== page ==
Gabapentin 300 mg for dogs side effects Let us face ourselves and extend a hand to our brother or sister, our children, our parents, our neighbor. We’re all getting through this human experience together.
I was writing this as a response to a post that I saw from a favorite lecturer of mine on the rejection of so-called negative emotions within the American culture and the contribution of that towards what we call mental illness. The article I was responding to somehow disappeared and all I’m left with now is what I wrote about it. So, I’ll continue:
Based on my own observations, I do think it’s true, generally, that we really don’t know what to do with our own emotions, much less what we see reflected in others. Certainly this contributes in major ways towards pathologies in this fragile state of humanity. If deep emotional pain hasn’t yet been resolved for yourself, in some way, then there’s no room for it when it’s seen in another. Then what tends to happen is identification with the pain, or rejection of it. Usually this pertains to emotions like fear, shame, anger, etc. which we tend to call negative because they can feel uncomfortable in the body. Our natural response is a desire to get rid of it. That seems logical, doesn’t it? But it doesn’t work that way, because as it has been said, what you resist persists.
Rejections of emotions = fear of discomfort. Or, fear about what it means about “me”. Am I weak? Am I crazy? Am I unlovable?
Discomfort is a sensation in the body. A sensation. A physiological response. When you come into contact with this, something that keeps coming back and trying to get your attention——
What do I do? We always just want to know what to do about a situation that doesn’t feel good. But, what if we don’t know? What if the answer isn’t clear? And, what if the best thing is just not to know? Could that be? And maybe it’s even okay (depending on circumstances) to just not do anything for a little while. Can it be allowed to be just as it is, nameless, in whatever form or sensation that it comes? Is it possible to stay with the raw sensation / experience as closely as possible without divulging into thinking or trying to escape into habitual activities? Maybe all it’s asking for is a little loving kindness, a little space where it can be allowed its existence, and perhaps be held in your presence… for however long that takes, as often as that takes…. and then notice how it disappear all on its own into nothingness. Notice what remains unchanged. The space that once held the raw emotion still remains. You still are. Just as you always have been.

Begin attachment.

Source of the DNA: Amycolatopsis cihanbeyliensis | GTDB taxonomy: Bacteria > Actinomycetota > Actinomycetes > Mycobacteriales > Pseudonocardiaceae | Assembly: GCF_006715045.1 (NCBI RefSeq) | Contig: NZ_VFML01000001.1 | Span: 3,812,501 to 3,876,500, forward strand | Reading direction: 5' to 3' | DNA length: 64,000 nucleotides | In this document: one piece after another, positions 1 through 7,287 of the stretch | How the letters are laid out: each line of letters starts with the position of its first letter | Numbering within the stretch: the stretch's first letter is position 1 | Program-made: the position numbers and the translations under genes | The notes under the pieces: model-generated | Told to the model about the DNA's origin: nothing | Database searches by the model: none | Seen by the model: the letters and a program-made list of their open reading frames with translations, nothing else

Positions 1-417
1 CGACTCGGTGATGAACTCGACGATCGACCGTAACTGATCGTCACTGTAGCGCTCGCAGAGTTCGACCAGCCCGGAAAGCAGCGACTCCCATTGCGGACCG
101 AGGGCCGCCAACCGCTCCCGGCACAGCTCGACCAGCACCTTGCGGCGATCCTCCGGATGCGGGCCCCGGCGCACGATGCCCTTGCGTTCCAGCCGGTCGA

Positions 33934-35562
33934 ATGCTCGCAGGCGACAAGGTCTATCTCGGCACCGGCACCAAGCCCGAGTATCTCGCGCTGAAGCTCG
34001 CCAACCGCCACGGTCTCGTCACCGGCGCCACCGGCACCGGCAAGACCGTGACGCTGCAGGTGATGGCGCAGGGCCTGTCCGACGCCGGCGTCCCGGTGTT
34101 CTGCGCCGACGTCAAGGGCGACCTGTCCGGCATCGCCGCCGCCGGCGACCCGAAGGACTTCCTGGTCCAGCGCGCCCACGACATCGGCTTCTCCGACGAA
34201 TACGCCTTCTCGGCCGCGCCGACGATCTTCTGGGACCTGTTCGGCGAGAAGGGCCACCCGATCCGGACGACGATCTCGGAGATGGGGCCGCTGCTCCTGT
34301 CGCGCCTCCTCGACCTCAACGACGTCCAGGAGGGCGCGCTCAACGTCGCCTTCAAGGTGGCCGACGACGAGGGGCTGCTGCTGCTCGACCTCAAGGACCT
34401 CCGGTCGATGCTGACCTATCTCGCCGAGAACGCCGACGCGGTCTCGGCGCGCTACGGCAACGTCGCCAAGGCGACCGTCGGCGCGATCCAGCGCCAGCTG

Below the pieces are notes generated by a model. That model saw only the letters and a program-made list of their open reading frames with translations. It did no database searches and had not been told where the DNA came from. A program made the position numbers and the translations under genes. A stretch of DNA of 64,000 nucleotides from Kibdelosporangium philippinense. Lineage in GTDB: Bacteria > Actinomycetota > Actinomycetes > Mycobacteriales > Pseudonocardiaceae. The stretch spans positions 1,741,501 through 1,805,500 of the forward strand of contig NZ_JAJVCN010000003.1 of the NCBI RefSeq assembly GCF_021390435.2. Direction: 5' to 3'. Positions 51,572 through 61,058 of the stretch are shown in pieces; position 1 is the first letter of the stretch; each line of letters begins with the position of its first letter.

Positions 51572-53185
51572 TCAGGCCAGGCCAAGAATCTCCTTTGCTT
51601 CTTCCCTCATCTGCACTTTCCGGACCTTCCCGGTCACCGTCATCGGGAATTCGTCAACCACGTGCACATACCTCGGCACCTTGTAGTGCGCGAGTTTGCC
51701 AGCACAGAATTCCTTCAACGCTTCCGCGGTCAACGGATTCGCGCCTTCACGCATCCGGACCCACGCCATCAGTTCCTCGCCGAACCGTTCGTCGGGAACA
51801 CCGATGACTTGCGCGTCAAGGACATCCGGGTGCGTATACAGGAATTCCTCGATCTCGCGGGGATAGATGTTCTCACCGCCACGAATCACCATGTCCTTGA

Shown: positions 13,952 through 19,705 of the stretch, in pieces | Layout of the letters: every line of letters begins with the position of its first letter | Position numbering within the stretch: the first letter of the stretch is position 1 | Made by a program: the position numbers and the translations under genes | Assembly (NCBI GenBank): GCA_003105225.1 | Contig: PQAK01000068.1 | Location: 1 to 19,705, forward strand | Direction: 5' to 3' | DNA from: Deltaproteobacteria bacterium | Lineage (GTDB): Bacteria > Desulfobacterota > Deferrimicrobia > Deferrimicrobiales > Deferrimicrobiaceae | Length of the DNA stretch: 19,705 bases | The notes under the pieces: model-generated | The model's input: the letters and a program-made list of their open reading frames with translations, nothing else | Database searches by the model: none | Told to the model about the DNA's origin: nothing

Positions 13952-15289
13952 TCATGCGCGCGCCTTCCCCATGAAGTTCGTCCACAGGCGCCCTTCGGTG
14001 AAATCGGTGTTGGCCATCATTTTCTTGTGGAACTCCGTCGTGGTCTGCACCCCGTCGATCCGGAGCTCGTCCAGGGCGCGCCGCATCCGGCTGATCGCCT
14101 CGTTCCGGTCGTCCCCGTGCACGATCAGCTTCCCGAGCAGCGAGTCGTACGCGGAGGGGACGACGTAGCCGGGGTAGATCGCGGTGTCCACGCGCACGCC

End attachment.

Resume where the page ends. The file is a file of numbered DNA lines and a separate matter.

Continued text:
Just allowing something to be just as it is helps so much to dissolve the ‘energy field’ of hurt and emotional pain which has accumulated from the past, and unchain your tender heart as it is meant to be. When, for whatever reason, we are unable to allow this process of dissolving through meeting the discomfort, we become unstable emotionally. When we are emotionally unstable it is much more likely for us to be reactive to our environment. Things are more easily mis-interpreted through that pain and we often experience living our lives in a victim kind of mentality, which is essentially living life through an experience of unresolved past pain.
There’s always going to be work to do. And we’ll probably do it over and over again. But this first step can sometimes be the only one that we need. It’s the practice of true compassion, true self-empathy and caring that we so need. When you can do this for yourself, you can the offer it to someone else. You won’t need to change or fix them. You’ll be able to hear their story, and see beyond it. And that’s true giving, because you’re able to see clearly – not through feeling sorry-for someone or false empathy. You’ll be able to offer your own certainty of their okay-ness until they can find it within themselves. In this case, the more your give yourself, the more you’ll be able to give to others. And, in my opinion, that’s just about as charitable as any one of us can ever hope to be.